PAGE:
Today I had a complete change of pace and direction. The first three designs for this project have been carefully thought out and executed. I decided to try a landscape without too much planning – the never-ending quest to be a little more spontaneous. An urban landscape was, after all, the choice I made when deciding on my theme even though I’ve strayed from it.
So no drawing, no super-planning, just a look through the material from Cronulla and my day at the beach that I already have. I’d done these very basic surf club and apartment block drawings.
They were very small so I blew them up and zoomed in, moving around until something caught my eye.
I have no confidence in my drawing or painting ability unless I’m working randomly with abstraction or have hours to spend with pencil and eraser. However, I remembered my course with Gary Shinfield and his insistence that I loosen up and try things that didn’t have to be perfect. So I picked a ragged brush, a couple of cheap hard rollers and mixed up inks galore. For the first time since starting this course I deliberately thinned the inks to a very runny consistency and hoped they would flow like water-colours and I would be able to ‘paint a picture’.
My base plate was perspex which was taped down with my enlarged image reversed and sitting below it. My paper was taped to the side of the plate – sort of hinged so it could be placed over the plate and lifted like a book page. This was actually quite good fun. I was determined just to have a go and be satisfied with my results no matter how they looked. No agonising over it.
OK, interesting. The rough brush gave me about what I expected. Now let’s try a quality smooth brush and see if I can refine it a bit.
Wow, what smooth strokes – what smooth inks!! Obviously I need the ink very runny to be able to paint using brushes. At the very end of the course I’ve finally understood monotype printing with brushes and how professional artists get such wonderful transfers and soft smooth finishes.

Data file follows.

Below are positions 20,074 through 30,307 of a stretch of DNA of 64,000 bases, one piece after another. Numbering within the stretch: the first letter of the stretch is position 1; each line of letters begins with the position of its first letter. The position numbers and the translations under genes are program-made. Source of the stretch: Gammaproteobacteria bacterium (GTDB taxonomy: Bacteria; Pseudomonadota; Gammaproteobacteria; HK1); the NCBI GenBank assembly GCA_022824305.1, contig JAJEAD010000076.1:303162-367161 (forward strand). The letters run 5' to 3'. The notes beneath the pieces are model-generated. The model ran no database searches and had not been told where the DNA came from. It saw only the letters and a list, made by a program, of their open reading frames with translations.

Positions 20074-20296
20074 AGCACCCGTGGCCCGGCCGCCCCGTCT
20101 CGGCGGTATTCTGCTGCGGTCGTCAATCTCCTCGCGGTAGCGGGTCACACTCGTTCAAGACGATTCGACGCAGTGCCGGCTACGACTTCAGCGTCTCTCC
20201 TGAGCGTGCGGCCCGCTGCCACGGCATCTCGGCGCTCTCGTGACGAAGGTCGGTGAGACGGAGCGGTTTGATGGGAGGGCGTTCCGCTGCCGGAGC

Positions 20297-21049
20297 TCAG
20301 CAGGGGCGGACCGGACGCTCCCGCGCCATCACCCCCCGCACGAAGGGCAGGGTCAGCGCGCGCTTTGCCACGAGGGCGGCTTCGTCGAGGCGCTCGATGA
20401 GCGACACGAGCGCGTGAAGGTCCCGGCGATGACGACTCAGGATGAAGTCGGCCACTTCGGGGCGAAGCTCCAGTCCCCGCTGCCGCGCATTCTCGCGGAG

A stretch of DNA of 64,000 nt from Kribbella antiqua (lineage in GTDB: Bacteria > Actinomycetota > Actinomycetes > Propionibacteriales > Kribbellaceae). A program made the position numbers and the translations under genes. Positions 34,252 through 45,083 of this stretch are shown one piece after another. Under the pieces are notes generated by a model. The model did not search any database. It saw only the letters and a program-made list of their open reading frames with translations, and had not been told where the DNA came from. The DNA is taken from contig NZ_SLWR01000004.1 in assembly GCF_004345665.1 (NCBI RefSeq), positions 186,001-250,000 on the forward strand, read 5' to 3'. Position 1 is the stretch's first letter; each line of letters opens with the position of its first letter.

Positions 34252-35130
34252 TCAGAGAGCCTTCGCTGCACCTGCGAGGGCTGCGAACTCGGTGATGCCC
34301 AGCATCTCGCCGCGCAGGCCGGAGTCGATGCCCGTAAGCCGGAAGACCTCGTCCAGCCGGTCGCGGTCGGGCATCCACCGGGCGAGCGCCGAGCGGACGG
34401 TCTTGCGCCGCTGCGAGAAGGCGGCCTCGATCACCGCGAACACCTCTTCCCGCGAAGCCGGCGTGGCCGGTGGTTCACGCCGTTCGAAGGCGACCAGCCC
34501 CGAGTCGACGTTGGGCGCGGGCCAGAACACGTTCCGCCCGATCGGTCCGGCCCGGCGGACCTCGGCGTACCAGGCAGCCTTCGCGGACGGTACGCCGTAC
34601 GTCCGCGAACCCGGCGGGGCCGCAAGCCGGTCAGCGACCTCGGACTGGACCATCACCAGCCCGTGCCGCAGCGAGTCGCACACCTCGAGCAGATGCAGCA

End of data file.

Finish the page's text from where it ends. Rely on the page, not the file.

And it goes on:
However, as I looked at my pieces I was ….. well, what was I actually feeling? I pinned them up because I knew something was wrong but not what it was. I sat looking at them for a while and then it came to me. I was bored. The images were boring, they were totally static, there was no life (that’s because I didn’t know how to draw any) and even though I’d learned the inking lesson they were boring me. I realised I was pushing myself into a place I didn’t feel any connection with. I was looking to demonstrate that I had learned these techniques though the course – but I didn’t know what I really wanted to print with them.
BUT I am interested in the buildings and I’ve worked on apartments, reflections and the like in previous courses. So instead of looking at my initial source material I considered what the terms ‘apartments’ and ‘unit blocks’ mean to me. What do I visualise when I think of them?
- pigeon holes
- circuit boards with all the components lined up
- stacked dollhouse rooms
- lines and connections
So I moved everything I’d done out of sight, turned the music up loud and drew exactly the way I see big multi-storey buildings. I totally ignored how they actually appear and just created my circuit boards of connections, similarities and differences.
This was the direction it was painted but there is the possibility of turning it, although I prefer it in its original orientation.
Well I only just managed to save myself today. I nearly went with the ‘what I think the course examiners want’ view.
I’m worried that they won’t understand my piece and that’s one of the reasons I’ve not pursued this path before. I like abstraction but it is so incredibly subjective and must be murderous to assess and mark. What if everyone thinks it’s rubbish and I’ve just produced a piece of total guff? I need to accept that and stand by the piece I’ve done. I like it and it gives me so much more than my first two pieces.
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